The writer skilfully weaves in key historical events such as the women’s movement for the right to vote, class distinction, and World War One. Esme’s life is fictional yet some of the supporting characters are real and reimagined by the author to give us a sympathetic taste of what they might have been like.

I love the idea of language shifting and changing and the recognition that a dictionary can never be static as new words are constantly evolving every day. And what a challenge that must be to keep up to date.

“I spend my days trying to understand how words were used by men long dead, in order to draft a meaning that will suffice not just for our times but for the future.”

It’s a long, slow read at first and action is driven by Esme’s love for words and her observations and at times I wondered if my interest could be retained. It’s as a grown woman that things take a turn with Esme and not always for the better. It was easy to be swept up by the events some scandalous and other deeply moving.  I did find myself wanting to know more about Esme’s hopes and wishes for herself but it moved little beyond her work on the dictionary. I also loved Lizzie and her down to earth nature yet I earned to learn more of her hopes and dreams. However, the real main character must surely be the dictionary itself with a glimpse into the lives of the characters it affected.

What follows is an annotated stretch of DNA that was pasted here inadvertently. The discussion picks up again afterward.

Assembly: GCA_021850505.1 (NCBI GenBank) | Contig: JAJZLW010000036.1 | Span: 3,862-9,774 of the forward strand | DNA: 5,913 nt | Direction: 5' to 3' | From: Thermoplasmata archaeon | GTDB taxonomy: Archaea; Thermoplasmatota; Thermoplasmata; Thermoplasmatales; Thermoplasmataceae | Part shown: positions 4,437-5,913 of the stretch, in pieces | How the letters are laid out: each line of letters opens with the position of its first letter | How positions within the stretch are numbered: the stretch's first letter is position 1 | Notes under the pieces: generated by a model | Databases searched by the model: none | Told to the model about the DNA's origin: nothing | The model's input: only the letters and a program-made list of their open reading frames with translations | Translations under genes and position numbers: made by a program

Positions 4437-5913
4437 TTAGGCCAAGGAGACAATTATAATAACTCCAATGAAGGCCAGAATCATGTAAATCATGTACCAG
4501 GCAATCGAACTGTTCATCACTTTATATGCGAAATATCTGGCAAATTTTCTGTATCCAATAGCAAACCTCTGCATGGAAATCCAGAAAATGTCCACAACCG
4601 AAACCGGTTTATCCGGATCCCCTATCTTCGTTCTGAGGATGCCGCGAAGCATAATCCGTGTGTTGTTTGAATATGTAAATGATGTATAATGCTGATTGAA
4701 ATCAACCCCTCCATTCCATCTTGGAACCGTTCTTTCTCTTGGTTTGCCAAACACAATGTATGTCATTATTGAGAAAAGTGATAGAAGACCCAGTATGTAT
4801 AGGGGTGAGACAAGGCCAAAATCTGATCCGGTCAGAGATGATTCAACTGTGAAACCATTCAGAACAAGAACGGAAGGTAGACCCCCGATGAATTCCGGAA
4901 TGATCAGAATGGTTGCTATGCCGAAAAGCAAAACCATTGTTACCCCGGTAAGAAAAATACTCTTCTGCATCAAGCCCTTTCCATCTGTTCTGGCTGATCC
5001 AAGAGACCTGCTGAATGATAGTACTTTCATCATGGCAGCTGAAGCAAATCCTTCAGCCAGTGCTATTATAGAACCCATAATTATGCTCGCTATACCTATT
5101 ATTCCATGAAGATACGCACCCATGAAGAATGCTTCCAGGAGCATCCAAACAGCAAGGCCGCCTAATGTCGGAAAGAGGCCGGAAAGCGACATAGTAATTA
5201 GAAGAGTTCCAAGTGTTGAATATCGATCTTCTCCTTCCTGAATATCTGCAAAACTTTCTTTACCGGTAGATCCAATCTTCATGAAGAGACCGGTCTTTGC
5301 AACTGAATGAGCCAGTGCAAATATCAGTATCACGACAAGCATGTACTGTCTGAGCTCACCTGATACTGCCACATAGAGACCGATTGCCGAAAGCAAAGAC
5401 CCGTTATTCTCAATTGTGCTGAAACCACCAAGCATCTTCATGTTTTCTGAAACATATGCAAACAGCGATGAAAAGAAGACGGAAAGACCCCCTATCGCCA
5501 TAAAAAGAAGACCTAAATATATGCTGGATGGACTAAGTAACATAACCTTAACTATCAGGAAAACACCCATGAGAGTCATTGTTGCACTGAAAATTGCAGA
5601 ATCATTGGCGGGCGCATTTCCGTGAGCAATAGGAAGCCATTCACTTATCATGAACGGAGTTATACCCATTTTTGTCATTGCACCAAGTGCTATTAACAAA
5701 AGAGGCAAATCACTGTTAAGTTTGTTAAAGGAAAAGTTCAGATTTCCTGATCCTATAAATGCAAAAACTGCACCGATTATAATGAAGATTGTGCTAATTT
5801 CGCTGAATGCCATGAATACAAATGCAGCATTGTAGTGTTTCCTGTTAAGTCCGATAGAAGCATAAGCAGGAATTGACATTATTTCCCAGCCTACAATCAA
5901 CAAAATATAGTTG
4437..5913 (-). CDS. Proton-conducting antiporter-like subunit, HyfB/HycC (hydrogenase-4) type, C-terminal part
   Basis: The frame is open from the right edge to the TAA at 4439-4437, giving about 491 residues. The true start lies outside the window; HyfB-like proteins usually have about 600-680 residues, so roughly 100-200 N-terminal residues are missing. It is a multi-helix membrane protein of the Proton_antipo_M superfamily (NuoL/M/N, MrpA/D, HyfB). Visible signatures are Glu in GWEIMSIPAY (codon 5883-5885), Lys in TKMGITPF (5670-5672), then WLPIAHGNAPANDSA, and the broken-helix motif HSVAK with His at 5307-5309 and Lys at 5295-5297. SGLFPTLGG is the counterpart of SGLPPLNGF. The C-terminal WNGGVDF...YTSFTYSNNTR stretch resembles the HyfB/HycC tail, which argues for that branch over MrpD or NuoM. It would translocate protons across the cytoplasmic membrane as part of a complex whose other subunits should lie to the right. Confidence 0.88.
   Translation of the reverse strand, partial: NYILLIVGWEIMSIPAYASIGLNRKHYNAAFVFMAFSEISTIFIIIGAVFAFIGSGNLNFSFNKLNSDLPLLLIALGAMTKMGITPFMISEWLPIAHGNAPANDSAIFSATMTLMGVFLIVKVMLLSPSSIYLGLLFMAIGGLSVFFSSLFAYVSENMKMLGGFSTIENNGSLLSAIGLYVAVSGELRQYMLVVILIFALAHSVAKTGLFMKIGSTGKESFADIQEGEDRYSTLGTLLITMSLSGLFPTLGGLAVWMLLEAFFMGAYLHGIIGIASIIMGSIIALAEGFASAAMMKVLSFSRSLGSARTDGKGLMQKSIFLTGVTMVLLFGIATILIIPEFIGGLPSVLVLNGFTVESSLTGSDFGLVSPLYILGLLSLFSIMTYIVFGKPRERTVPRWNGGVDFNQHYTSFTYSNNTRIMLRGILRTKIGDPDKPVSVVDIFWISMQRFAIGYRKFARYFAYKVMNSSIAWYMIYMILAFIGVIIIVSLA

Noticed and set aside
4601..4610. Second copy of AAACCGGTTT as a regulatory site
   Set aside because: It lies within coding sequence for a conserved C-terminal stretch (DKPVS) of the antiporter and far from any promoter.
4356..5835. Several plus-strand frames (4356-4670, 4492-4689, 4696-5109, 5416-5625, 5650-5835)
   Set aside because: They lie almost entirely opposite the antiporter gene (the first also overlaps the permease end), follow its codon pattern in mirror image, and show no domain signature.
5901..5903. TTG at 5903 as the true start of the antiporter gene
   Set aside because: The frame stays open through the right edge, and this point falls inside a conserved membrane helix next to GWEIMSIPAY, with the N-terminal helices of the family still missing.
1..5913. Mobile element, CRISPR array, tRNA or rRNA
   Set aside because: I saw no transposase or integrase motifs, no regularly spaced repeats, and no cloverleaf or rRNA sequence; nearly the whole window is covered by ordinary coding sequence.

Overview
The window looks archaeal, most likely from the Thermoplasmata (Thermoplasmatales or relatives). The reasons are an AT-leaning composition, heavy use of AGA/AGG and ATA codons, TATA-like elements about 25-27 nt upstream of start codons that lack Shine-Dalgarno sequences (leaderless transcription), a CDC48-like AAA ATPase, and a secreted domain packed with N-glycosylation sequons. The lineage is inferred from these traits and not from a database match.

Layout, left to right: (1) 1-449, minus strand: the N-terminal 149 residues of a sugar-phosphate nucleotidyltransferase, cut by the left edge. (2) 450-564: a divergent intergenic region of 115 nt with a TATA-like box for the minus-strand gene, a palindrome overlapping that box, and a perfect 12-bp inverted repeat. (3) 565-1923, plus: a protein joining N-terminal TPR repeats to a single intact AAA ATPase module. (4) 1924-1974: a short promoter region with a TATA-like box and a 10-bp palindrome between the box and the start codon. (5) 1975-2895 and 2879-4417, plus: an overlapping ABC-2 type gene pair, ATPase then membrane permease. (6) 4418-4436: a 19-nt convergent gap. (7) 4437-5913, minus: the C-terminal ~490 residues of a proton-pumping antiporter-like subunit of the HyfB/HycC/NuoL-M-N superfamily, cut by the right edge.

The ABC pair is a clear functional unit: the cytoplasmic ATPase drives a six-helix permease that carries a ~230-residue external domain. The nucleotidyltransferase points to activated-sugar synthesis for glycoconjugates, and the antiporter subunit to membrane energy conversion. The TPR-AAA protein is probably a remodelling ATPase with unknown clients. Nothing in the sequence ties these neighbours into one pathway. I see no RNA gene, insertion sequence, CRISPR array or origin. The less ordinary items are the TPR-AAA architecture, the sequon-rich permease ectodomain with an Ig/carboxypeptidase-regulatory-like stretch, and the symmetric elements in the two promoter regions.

I enjoyed this book perhaps even more so because I’d seen the movie entitled The Professor and the Madman based on the book The Surgeon of Crowthorne and I was already in awe of how the dictionary came about. The Dictionary of Lost Words took on a whole new perspective which I appreciated enormously. The research was meticulous, the writing beautiful, and methodical. Check this one out.